Thinking of adopting a bunny?
The RAPS Animal Shelter currently has some super cuties waiting for their forever homes. While bunnies are sweet, social animals with unique personalities, there are some considerations to keep in mind when considering welcoming a pet bunny into your family:
- Financial commitment. Like all pets, caring for rabbits incurs expenses. There is the adoption fee, housing, food, bunny-proofing supplies, veterinary visits and inevitable incidentals. check out this article How Much Does a Pet Rabbit Cost?.
- Bunny housing. Bunnies are social animals and generally love to interact with their human families, so you’ll need space to house your bun that will allow good social contact. They most definitely need an area to allow them to hop and run freely as well as a comfortable spot to stretch out and relax. Bunnies need lots of enrichment by way of human interaction, toys, different levels to jump on or hide in / under (cardboard boxes with cutouts make great hidey spots as well as a platform to jump on top of). Large wire dog exercise pens can allow for a good amount of space within which a bunny can run, binky, relax and live comfortably and happy. Some people even allow their buns to have free rein in a certain area in the house but precautions must be taken as bunnies are chewers (watch out for your electrical wires!) The location of a rabbit’s housing area within your home (which can take the form of a puppy pen, bunny condo, large cage, or just an area with the food, litter boxes, and cardboard castles if the bunny is free rein) is an extremely important consideration. You’ll have to make sure the rabbit has a place to relax by himself but is not completely secluded from the family. Rabbits need social interaction, plenty of exercise, and a lot of enrichment activities. Take a look at our Housing article to learn more.
- Bunny proofing. You’ll need to safeguard your home for supervised bunny exercise. Bunnies are curious and persistent creatures! Make sure they can’t get at your computer wires, electrical cords, molding, furniture piping, frayed carpets, etc. Check out this Bunny Proofing article for tips on protecting your bunny and your things.
- Don’t let your bunny get bored! Cardboard boxes, toilet and paper towel rolls make inexpensive toys to keep your bunny busy. Rabbits will get into trouble if they’re bored. They’ll make their own fun chewing your possessions if you don’t provide alternate forms of entertainment. A great diversion for rabbits is a cardboard castlefilled with empty toilet paper rolls, old phone books, and other paper products you find around the house.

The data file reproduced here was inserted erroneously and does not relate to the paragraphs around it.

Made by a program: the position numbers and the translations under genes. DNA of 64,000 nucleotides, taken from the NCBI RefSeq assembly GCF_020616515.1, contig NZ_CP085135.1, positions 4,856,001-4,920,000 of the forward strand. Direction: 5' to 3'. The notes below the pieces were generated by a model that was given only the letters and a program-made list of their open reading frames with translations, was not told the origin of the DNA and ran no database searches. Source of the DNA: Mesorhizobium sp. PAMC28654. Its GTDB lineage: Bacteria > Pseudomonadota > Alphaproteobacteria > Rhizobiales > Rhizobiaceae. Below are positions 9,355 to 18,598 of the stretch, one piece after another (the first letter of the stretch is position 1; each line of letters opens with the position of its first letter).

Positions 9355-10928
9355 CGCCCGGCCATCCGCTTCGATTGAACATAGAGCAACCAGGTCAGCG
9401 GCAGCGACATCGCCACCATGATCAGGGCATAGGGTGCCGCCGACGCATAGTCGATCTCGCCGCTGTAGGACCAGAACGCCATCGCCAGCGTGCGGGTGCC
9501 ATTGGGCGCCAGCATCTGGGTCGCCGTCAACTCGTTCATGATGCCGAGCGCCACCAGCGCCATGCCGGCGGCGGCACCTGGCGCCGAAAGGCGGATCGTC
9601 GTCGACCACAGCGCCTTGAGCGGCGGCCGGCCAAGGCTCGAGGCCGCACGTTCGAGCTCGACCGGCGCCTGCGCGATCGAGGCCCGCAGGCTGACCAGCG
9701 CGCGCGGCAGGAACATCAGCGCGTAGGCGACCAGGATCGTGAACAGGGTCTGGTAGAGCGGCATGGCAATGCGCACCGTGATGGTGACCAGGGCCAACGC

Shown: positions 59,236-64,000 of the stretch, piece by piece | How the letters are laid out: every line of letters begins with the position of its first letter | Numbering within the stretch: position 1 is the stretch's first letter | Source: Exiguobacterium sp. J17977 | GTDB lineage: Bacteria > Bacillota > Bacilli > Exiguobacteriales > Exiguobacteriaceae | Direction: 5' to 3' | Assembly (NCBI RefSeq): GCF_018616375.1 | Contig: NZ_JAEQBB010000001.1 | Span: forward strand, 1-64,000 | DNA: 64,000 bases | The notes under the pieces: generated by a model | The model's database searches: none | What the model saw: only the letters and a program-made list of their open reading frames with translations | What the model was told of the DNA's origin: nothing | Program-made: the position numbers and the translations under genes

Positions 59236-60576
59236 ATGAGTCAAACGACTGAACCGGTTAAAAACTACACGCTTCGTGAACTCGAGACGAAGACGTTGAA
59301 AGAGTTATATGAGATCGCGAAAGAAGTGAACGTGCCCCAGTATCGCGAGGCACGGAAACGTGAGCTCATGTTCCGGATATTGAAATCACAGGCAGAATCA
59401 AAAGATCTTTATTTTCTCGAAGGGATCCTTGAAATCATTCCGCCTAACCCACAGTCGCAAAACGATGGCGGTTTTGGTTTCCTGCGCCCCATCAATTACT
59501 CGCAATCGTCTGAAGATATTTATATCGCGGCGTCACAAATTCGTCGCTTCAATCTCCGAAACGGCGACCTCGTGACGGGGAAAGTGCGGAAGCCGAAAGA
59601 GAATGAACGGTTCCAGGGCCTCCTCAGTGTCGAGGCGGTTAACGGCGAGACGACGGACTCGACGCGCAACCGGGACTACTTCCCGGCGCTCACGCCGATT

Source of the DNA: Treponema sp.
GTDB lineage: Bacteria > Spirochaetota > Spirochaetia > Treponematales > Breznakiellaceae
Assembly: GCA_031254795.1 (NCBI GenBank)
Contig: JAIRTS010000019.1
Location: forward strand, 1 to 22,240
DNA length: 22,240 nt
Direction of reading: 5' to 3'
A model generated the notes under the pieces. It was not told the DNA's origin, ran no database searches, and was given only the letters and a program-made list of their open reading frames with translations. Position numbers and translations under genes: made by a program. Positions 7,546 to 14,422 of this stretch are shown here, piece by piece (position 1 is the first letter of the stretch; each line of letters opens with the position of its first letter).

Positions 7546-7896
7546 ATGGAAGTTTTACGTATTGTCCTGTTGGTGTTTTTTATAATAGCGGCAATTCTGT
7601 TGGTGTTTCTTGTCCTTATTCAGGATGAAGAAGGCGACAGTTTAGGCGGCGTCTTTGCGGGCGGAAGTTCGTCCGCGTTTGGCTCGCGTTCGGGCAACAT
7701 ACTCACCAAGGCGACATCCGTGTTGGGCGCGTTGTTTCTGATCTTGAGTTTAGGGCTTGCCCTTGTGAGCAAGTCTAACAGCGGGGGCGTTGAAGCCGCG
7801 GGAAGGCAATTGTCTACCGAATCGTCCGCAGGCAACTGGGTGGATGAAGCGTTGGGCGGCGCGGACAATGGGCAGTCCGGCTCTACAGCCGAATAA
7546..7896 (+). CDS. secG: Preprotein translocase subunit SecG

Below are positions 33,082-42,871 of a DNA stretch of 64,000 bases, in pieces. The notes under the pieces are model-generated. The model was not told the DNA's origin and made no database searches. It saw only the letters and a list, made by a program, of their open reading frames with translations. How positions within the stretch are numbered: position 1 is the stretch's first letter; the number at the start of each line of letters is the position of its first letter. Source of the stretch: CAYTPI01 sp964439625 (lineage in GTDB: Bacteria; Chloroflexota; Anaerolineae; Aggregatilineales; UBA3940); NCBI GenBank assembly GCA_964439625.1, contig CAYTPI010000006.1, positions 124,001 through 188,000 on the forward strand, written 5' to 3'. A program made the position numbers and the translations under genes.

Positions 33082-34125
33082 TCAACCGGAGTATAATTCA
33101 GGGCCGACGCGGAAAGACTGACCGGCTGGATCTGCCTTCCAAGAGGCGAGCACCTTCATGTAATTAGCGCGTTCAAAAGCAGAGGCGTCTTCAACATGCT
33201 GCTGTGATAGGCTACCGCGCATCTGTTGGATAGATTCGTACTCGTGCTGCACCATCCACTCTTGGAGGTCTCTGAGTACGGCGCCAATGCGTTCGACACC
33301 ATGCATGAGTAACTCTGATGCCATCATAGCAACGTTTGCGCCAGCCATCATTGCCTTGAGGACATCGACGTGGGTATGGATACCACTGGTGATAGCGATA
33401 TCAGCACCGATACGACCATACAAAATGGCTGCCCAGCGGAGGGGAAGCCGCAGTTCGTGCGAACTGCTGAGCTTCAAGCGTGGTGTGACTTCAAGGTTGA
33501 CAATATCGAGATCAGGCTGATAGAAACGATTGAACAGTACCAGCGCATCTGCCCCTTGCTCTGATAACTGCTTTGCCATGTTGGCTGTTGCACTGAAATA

- Litter box training. Yes, bunnies can be litter box trained! Patience, persistence and rewarding good behaviour is key. Litter training can be frustrating at times, but the key is persistence and consistent reinforcement of good habits. Read this article about litter training to learn more.
- Nutrition:It’s important to have a good understanding of a rabbit’s nutritional needs throughout his or her life. Proper nutrition (and in the correct amounts) is vital for a rabbit’s well-being. The staple of a rabbit’s diet is fiber. Rabbits must have access to unlimited grass hays at all times. It is very important to ensure that hay allergies will not pose a problem for anyone in the household. For a more detailed explanation of rabbit nutrition, see the article, What to Feed Your Pet Rabbit and Hay for Rabbits: Essential for Good Health. Another great link is the House Rabbit Society’s article about diet, which discusses the appropriate amounts as well as types of food to give your rabbit from youth to old age.
- Bonding with a Bunny: Rabbits can be quite affectionate animals, but personalities definitely vary from individual to individual. Most rabbits don’t particularly like being held or picked up, and some bunnies are more aloof than others. See the article, Building a Relationship with Your Pet Rabbit, for more information about taking steps to bond with a bunny.
- Traveling: Rabbits get very stressed out when traveling or when placed in unfamiliar environments, so it’s best to have a good pet-sitter on hand to watch the bunny if you go on vacation. If you’re a big jet-setter, with the need or desire to move to various places around the world, rabbit ownership probably isn’t right for you. Very few airlines allow rabbits to fly in-cabin within the United States and abroad. Often rabbits are subjected to multi-month-long quarantine periods upon arrival into other countries, and in many places, pet rabbits are not permitted in at all.
- Children and Rabbits: Adopting a rabbit is a long-term commitment. Rabbits are not low-maintenance pets. So adopting a bunny should be a family decision. When kids turn 18 and go to college or look for work, it’s important that the rabbit still has a safe, loving home. Read the article, Children and Pet Rabbits, for more information.
Rabbits can live 10+ years so remember, having a pet bunny is a commitment. Make sure to do your research to ensure having a pet bunny is a good fit for your family.
Bottom line: Do your research before adding a bunny to your family! While it’s easy to get swept up in the excitement of getting a pet rabbit, it’s important to first assess whether or not you can truly provide a good forever home to a bunny.
If you’ve done your research and feel confident you can properly care for a bunny, please adopt a rabbit from a rescue or shelter instead of purchasing one from a breeder or pet store. Shelters are overflowing with homeless bunnies of all shapes and sizes. See the article, Benefits of Adopting a Rabbit, for more information.
You can get ready for your new pet by reading, Preparing for Your First House Rabbit, which includes a list of initial bunny supplies.